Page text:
while detectives prepared a search warrant to gain entry to
the room. (Id.) The occupants opened and then
quickly shut the door a few times. (Id. at 6.)
the black male, later identified as McGilmer, came out of the
room with his hands up and stood facing police officers in
front of the doorway to the room. (Id.; Doc. No. 42
at 7.) When he did, he stood directly in front of the door
and an officer stood directly in front of him. (Id.;
Doc. No. 41-1 at 3.) McGilmer was holding a bag of skittles
in his left hand. (Doc. No. 42 at 7.) McGilmer told the
officer that he was going to eat his candy. (Doc. No. 40 at
6; Doc. No. 41-1 at 3.) As McGilmer exited the room, the
curtain in the window of the room also opened. (Doc. No. 40
at 7.) Cato could see people moving within the motel room,
but the glare on the window prevented Cato from clearly
seeing what they were doing. (Id.) Bradley advised
the officers to remain covered because of the threat of
McGilmer or one of the remaining occupants having a weapon.
(Id. at 8.) McGilmer never threatened or resisted
the officers, nor did he disobey their commands. (Doc. No.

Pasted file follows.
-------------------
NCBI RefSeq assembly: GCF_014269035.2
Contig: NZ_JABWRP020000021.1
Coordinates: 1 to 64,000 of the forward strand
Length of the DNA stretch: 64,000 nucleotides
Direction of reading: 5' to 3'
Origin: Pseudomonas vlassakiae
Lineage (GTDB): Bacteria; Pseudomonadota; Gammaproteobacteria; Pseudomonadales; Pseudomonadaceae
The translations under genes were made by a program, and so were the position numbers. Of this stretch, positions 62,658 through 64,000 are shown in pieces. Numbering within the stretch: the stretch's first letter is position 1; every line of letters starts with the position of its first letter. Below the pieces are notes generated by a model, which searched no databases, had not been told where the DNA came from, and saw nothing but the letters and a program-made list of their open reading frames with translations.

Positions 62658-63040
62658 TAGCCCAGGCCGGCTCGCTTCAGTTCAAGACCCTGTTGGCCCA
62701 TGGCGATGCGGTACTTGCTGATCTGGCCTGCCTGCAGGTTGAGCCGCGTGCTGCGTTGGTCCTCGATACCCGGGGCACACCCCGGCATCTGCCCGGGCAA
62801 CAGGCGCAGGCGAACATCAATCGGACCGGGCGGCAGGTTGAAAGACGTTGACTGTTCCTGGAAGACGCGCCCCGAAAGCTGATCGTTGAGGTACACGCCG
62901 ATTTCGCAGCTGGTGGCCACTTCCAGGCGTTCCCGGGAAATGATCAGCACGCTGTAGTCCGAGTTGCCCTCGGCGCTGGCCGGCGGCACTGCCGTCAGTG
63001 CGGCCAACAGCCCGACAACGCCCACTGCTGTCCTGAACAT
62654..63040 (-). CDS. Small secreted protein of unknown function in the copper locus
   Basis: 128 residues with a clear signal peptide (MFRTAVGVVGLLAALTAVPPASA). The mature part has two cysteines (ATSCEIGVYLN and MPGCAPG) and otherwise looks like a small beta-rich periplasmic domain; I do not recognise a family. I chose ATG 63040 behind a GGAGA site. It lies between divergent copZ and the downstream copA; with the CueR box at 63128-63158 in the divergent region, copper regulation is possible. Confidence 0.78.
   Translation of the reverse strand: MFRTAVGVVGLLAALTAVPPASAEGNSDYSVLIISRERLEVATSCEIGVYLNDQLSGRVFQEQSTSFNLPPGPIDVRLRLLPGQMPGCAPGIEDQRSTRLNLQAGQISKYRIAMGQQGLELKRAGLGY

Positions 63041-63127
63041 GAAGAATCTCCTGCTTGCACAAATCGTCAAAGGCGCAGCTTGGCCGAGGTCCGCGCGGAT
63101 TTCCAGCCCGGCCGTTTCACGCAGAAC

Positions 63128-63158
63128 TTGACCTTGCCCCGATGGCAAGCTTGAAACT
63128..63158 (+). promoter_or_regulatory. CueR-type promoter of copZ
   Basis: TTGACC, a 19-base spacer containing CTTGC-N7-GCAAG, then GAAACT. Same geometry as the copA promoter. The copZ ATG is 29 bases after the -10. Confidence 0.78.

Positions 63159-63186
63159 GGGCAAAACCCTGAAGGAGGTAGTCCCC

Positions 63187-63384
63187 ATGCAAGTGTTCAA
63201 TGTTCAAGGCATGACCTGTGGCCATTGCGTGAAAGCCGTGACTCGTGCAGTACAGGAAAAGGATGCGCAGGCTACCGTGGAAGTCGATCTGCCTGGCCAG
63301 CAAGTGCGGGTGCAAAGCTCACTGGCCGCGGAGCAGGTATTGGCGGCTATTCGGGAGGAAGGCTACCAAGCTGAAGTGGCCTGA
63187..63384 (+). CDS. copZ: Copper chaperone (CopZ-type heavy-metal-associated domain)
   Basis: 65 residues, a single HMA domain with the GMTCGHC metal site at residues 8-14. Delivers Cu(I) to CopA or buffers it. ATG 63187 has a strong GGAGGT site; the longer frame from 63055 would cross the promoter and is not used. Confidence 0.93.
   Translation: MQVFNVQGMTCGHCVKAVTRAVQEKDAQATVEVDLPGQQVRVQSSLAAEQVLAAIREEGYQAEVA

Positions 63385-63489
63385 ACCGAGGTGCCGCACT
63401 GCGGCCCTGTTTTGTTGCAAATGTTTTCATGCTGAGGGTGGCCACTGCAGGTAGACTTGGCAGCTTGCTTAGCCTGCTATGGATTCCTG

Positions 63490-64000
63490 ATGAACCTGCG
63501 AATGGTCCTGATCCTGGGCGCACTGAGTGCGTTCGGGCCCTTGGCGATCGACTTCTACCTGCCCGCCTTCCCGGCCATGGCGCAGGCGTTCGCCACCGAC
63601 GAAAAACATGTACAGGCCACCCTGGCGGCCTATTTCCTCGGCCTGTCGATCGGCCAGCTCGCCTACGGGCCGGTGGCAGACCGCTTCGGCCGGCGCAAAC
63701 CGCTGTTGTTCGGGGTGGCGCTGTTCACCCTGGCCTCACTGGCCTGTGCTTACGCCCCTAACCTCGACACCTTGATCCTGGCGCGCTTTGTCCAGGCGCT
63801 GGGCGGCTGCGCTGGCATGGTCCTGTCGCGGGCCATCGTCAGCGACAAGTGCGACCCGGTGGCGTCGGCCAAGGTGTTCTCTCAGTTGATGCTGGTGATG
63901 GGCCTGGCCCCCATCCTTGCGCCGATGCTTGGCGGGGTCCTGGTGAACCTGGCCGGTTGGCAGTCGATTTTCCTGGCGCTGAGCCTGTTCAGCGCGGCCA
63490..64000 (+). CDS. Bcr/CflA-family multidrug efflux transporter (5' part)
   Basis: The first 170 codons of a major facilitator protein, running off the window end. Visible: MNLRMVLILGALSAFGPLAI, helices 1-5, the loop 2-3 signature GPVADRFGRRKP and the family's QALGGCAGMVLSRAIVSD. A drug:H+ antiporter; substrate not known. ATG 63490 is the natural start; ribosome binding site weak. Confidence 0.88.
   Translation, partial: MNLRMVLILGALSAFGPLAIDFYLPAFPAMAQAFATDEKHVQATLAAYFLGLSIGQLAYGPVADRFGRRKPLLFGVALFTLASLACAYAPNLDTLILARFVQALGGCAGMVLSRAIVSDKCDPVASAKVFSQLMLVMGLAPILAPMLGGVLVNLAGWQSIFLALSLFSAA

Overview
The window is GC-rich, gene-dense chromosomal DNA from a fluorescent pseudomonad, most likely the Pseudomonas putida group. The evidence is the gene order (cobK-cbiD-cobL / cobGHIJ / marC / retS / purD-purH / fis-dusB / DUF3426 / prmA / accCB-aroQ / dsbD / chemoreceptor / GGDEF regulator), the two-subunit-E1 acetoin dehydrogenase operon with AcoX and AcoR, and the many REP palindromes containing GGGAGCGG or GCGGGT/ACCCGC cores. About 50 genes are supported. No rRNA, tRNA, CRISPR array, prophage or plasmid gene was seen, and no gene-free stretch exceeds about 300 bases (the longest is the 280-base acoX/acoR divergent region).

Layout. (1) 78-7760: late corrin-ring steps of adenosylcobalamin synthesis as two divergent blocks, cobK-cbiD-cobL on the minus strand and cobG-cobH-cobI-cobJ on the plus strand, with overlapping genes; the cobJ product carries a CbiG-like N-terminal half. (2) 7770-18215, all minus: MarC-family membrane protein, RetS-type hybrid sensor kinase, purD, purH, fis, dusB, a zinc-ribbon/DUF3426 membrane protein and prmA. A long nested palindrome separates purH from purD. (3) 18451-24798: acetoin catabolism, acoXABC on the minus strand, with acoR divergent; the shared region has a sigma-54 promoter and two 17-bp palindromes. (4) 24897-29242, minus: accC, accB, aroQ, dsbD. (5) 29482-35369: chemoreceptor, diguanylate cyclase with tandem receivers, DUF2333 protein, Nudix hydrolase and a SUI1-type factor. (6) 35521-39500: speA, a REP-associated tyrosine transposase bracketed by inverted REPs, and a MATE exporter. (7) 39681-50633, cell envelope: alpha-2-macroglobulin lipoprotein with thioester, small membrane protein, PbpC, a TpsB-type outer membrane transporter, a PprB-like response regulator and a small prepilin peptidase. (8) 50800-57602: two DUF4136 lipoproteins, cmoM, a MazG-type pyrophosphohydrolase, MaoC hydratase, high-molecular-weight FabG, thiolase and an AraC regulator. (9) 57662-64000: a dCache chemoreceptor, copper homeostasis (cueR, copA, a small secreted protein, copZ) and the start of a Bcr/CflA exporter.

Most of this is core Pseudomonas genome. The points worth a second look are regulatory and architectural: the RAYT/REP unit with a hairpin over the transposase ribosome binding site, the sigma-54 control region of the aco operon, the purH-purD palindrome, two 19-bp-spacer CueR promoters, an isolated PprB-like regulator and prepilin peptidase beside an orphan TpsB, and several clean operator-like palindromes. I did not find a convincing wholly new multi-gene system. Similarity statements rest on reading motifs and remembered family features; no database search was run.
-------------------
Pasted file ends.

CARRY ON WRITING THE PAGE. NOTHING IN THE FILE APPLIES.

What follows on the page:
41-1 at 3.)
moved into position with his police-issued Taser. (Doc. No.
40 at 9.) Cato and Bradley claim that there was a Taser
warning followed by Hughes' deployment of the Taser, but
McGilmer denies hearing a Taser warning. (Id. at
9-10.) The Taser hit McGilmer in the rear and administered a
five second burst, bringing McGilmer to the ground.
(Id. at 10.)
STANDARD OF REVIEW
reviewing a motion for summary judgment, this Court will only
consider the narrow question of whether there are
“genuine issues as to any material fact and [whether]
the moving party is entitled to judgment as a matter of
law.” Fed.R.Civ.P. 56(c). The Court is required to view
“the facts and reasonable inferences in the light most
favorable to the nonmoving party . . . .” Ferrari
v. Ford Motor Co., 826 F.3d 885, 891 (6th Cir. 2016)
(citing Cass v. City of Dayton, 770 F.3d 368, 373
(6th Cir. 2014)). In the qualified immunity setting,
“the plaintiff bears the burden of demonstrating that
the defendant is not entitled to qualified immunity.”
Livermore ex rel. Rohm v. Lubelan, 476 F.3d 397, 403
(6th Cir. 2007).
argues that he is entitled to qualified immunity because his
actions were objectively reasonable under the Fourth
Amendment. (Doc. No. 35 at 13-15.) McGilmer argues that there
are disputed issues of fact as to whether he posed a threat
or actively resisted and whether he was warned before the
Taser was discharged, and thus summary judgment is not
immunity is an affirmative defense available to public
officials in cases brought under 42 U.S.C. § 1983.
Harlow v. Fitzgerald, 457 U.S. 800, 815 (1982). To
determine whether qualified immunity is appropriate, the
court conducts a two-part test: (1) decide whether the facts
in the light most favorable to the plaintiff make out a
violation of a constitutional right; and (2) determine
whether the right was “clearly established” at
the time of the defendant's alleged ...